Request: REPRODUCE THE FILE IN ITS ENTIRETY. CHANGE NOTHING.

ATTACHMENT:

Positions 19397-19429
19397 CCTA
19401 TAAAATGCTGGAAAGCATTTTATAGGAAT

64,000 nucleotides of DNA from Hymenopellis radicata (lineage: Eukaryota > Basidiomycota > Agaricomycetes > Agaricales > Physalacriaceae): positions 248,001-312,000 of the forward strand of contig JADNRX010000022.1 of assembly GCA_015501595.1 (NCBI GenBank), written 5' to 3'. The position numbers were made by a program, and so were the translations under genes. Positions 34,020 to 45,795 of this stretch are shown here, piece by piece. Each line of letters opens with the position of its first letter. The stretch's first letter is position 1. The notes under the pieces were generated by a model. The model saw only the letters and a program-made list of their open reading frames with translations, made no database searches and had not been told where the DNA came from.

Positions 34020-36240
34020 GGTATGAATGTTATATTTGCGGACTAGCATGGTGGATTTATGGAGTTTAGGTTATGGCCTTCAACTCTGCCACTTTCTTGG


Positions 19397-19429
19397 CCTA
19401 TAAAATGCTGGAAAGCATTTTATAGGAAT

64,000 nucleotides of DNA from Hymenopellis radicata (lineage: Eukaryota > Basidiomycota > Agaricomycetes > Agaricales > Physalacriaceae): positions 248,001-312,000 of the forward strand of contig JADNRX010000022.1 of assembly GCA_015501595.1 (NCBI GenBank), written 5' to 3'. The position numbers were made by a program, and so were the translations under genes. Positions 34,020 to 45,795 of this stretch are shown here, piece by piece. Each line of letters opens with the position of its first letter. The stretch's first letter is position 1. The notes under the pieces were generated by a model. The model saw only the letters and a program-made list of their open reading frames with translations, made no database searches and had not been told where the DNA came from.

Positions 34020-36240
34020 GGTATGAATGTTATATTTGCGGACTAGCATGGTGGATTTATGGAGTTTAGGTTATGGCCTTCAACTCTGCCACTTTCTTGG